- First, Josh demonstrated how quickly you can price alternative currencies, by giving out a few of our Alt Banking “52 Shades of Greed” cards and stipulating that the jacks (I had a jack) were worth 1 “occudollar” but the 2’s (I also had a 2) were worthy 1,000,000,000 occudollars. Then he paid me $1 for my jack, which made me a billionaire. After thinking for a minute, I paid him $5 to get my jack back, which made me a multibillionaire. Come to think of it I don’t think I got that $5 back after the meeting.
- There’s a place you can have lunch in the city that accepts Bitcoin. I think it’s called Pita City.
- The idea behind Bitcoin is that you don’t have to have a trustworthy middleman in order to buy stuff with it. But in fact, the “bitcoin wallet” companies are increasingly playing the role of the trusted middlemen, especially considering it takes on average 10 minutes, but sometimes up to 40 minutes, of computing time to finish a transaction. If you want to leave the lunch place after lunch, you’d better have a middleman that the shop owner trusts or you could be sitting there for a while.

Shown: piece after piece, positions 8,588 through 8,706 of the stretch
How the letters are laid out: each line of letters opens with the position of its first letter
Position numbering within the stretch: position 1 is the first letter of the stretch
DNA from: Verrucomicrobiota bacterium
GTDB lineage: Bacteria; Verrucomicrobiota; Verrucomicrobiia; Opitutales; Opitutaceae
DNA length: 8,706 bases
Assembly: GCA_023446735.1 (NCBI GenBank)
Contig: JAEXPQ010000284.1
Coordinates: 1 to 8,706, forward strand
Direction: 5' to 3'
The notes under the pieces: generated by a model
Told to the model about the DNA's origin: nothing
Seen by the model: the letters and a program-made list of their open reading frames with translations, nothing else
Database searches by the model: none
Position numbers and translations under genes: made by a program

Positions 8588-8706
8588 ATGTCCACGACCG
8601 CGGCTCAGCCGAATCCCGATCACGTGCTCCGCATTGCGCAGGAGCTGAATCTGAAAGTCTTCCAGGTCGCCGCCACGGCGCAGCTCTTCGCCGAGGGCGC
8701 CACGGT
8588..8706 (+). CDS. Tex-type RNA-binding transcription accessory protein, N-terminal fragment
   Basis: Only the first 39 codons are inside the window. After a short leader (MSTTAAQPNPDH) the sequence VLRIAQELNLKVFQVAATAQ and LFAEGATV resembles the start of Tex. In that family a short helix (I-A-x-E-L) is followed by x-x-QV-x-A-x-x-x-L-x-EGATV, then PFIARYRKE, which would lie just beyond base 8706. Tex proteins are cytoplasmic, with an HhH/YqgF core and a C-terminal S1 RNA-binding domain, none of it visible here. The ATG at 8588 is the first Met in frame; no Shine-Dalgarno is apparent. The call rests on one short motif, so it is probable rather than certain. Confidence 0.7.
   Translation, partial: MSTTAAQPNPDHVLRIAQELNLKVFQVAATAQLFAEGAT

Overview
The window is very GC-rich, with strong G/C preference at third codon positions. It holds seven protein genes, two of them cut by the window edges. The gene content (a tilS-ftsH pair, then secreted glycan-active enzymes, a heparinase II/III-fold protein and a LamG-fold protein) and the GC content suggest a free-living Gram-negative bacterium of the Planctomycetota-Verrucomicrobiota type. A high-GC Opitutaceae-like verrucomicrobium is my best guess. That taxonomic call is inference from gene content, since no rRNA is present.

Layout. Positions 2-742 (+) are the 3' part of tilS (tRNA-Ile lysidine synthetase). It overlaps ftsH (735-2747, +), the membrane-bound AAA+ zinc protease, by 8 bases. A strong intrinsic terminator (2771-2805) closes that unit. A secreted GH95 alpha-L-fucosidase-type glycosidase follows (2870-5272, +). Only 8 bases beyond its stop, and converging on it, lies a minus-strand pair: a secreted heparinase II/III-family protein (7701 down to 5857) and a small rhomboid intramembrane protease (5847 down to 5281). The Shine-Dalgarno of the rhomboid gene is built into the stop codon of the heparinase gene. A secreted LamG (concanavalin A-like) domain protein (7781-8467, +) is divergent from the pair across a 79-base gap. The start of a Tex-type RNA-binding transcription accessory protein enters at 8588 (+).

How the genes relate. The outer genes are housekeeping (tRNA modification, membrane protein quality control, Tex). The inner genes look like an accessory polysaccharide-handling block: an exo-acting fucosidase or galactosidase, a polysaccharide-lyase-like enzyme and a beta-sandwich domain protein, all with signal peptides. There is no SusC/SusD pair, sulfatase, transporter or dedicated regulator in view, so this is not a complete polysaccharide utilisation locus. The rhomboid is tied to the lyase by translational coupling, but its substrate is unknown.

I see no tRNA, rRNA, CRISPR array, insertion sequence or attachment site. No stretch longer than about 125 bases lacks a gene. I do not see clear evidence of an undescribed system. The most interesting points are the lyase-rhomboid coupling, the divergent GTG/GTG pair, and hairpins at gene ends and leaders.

- People compare bitcoin to other alternative currencies like the Ithaca Hours, but there are two very important differences.
- First, Ithaca Hours, and other local currencies, are explicitly intended to promote local businesses: you pay for your bread with them, and the bread company you give money to buys ingredients with them, and they need to buy from someone who accepts them, which is by construction a local business.